There is an interesting play on words in this section. Joshua says to the Lord, "It's your fault, because you brought us over the Jordan." And the Lord says, "No, it's your fault, because you have crossed over the covenant." That is, "You are the ones who transgressed. It's not my fault; it's your fault." There is a principle here which is spelled out in great detail in the New Testament. It is this: sin will either master us, or we will master sin. The first statement of this principle is found in the story of Cain and Abel. When Cain began to resent his brother, and his heart was filled with hate because God had accepted his brother's offering, the Genesis account says, "His face fell." Then God said to Cain, "Sin is crouching at the door; but you must master it." That is, "Sin is like a lion, waiting to devour you. And either it will devour you - it will destroy you, it will control you--or you will gain mastery over it. And if you do gain mastery over it, there will be," as the text says, "a 'lifting up'."
Paul spells out this principle in Romans 6. Man was made to be mastered. And we are slaves, "either of sin, which leads to death, or of obedience, which leads to righteousness," he tells us. We gain mastery over sin by obeying Another. And we will either be mastered by sin, or we will master sin--there is no middle ground. We think we can temporize with sin somewhat. There are certain sins we like--they are agreeable, they are enjoyable. And we think we can become involved to some limited extent in these sins. But we do not realize that when we do, then we fall under their control, and they begin to master us.
In New Guinea they catch monkeys by cutting a tiny hole in a hollow gourd, putting some seeds in it, and then waiting for some little monkey to reach inside for the seeds. Naturally, when he grasps the seeds, then he cannot get his fist out. Of course, all he has to do to gain his freedom is to let go of the seeds; but he will not do that. He insists upon clutching the seeds. This is what the Lord is saying here to the nation, and to us. When we grasp sin and hold it in our life, then we become slaves to sin. We think that we can get away with a little bit of moodiness and grumpiness. "After all, God made me ugly; it's his fault. So I'm going to be grumpy this morning!" But you know what happens. It begins to overcome us and spills over onto everyone around us, destroying our relationships with others. Or we think we can get by with a little bit of jealousy, or a little bit of envy, or with reading a little bit of pornography. But soon we are absorbed right into it, and we are controlled by it, mastered by it. It becomes the lord of our life.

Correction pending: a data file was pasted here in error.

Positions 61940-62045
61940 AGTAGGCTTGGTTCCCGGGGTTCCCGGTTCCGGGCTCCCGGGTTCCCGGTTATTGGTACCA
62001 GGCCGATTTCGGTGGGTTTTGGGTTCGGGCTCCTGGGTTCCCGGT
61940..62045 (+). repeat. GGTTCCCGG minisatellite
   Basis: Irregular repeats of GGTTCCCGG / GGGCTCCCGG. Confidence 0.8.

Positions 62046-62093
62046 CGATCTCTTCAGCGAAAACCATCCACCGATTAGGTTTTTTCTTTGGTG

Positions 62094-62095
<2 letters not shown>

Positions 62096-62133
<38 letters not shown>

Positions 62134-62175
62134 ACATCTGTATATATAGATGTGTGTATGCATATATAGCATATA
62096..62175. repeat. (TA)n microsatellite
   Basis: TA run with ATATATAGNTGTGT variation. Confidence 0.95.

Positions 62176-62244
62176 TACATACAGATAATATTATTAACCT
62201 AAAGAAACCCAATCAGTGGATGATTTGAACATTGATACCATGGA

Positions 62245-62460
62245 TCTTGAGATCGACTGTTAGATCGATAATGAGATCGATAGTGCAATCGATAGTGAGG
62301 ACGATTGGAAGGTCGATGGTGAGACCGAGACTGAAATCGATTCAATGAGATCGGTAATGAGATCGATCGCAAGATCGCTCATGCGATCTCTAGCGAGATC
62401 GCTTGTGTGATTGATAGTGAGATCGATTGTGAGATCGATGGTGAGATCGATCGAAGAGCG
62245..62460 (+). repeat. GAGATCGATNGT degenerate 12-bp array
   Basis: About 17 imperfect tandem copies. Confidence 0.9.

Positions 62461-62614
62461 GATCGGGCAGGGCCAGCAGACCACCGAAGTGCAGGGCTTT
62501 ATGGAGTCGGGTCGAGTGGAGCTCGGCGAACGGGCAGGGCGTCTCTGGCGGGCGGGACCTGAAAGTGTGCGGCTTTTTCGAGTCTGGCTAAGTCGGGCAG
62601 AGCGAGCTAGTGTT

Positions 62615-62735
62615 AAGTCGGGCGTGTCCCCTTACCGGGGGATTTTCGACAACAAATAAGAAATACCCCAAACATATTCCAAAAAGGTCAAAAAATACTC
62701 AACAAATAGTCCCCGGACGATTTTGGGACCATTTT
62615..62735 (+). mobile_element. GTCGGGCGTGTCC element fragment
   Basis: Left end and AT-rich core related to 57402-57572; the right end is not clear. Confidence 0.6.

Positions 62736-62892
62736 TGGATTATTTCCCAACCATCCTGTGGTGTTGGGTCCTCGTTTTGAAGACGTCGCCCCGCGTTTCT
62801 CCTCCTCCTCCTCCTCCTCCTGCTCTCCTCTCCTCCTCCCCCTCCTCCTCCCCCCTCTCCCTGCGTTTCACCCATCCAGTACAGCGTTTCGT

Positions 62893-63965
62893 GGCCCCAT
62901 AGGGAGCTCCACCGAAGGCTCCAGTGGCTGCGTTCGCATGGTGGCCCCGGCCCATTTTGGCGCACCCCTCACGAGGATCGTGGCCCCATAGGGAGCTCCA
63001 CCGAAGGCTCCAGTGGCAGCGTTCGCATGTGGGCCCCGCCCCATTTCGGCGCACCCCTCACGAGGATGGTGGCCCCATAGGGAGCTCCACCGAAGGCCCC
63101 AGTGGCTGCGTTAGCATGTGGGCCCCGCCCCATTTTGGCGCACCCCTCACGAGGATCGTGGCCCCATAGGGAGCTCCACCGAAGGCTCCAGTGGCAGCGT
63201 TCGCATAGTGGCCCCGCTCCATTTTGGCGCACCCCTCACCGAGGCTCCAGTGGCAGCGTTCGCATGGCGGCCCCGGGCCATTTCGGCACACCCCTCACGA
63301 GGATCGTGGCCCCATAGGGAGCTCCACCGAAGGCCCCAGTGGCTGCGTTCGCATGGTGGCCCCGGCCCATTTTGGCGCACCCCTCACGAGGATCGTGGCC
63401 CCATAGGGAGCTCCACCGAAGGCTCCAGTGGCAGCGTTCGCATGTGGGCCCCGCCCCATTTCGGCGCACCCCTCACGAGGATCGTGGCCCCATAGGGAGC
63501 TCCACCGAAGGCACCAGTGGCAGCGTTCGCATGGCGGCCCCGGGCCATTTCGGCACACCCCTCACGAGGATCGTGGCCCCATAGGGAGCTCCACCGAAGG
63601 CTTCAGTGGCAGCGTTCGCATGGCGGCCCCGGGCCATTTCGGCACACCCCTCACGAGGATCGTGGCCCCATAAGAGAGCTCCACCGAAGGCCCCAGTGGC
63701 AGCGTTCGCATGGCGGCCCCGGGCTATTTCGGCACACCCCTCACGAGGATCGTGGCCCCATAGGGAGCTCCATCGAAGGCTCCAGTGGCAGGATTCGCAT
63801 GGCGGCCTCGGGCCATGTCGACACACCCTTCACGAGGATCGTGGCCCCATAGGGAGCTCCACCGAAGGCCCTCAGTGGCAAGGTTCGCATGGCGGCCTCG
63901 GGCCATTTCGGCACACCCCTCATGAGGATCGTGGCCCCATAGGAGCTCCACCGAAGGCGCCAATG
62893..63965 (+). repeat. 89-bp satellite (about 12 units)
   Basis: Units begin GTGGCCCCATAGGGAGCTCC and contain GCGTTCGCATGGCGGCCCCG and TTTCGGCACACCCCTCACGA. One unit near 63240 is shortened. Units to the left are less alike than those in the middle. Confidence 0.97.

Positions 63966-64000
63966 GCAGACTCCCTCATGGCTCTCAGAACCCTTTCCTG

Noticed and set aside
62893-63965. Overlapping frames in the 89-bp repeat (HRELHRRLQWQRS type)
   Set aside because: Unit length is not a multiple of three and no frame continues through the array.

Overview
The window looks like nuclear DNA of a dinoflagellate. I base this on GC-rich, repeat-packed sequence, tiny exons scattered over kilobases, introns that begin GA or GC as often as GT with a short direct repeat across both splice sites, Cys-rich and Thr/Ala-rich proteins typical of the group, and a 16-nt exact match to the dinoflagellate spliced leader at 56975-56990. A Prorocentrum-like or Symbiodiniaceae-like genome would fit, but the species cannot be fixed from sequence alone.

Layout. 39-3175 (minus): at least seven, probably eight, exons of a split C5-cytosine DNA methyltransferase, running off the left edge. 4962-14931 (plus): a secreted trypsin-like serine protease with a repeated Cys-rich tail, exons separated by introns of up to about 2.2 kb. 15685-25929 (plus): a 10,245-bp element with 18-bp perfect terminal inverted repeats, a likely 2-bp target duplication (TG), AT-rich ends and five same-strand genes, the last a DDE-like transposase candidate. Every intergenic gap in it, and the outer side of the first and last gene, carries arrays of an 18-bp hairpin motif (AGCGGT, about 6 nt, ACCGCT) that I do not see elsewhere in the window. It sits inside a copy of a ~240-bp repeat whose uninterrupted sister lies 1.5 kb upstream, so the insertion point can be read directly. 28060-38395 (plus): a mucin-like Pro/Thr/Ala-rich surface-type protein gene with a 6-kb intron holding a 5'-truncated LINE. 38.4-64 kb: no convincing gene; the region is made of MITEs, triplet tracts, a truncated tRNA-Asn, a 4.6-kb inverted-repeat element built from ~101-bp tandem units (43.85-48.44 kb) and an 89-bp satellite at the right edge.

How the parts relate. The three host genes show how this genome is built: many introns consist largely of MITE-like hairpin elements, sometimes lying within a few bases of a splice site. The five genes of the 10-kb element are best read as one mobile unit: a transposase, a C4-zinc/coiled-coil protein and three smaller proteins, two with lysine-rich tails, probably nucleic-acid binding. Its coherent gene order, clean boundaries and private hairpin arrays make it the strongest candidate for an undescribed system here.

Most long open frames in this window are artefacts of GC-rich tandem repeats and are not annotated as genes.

This is what God is trying to say to us in this account. You cannot temporize with sin. You cannot play with it. You cannot go just so far and then cut it off, because it will destroy you. Romans 6 ends, "For the wages of sin is death..."--not physical death, but the sort of death-like state which sets in when we allow sin to control us. The boredom, the misery, the guilt, the fear, the anxiety, the control of sin in other areas of our life--these are the result of the sin that we cling to. I wonder how many times I have looked at some area of my life that I do not like at all--because it embarrasses me, makes me look bad in front of others--and so have prayed that God would take that out of my life. But God says, "No, the problem is not really that; it is this sin over here." But, you see, I like the sin over here. So God says, "Until this one is dealt with, that one will control you." We cannot have it both ways. We cannot allow Achan to live.
The Lord is so good to put his finger precisely on the issue. These vague feelings of guilt that we sometimes have do not come from God; they come from Satan. The kind of free-floating fear and anxiety that assails us from time to time does not come from God. When God sees an issue of rebellion or resistance in our life, he puts his finger precisely on it and says, "This is the issue." And this is what he does with the nation. They are to begin this process of elimination which will lead them to the culprit: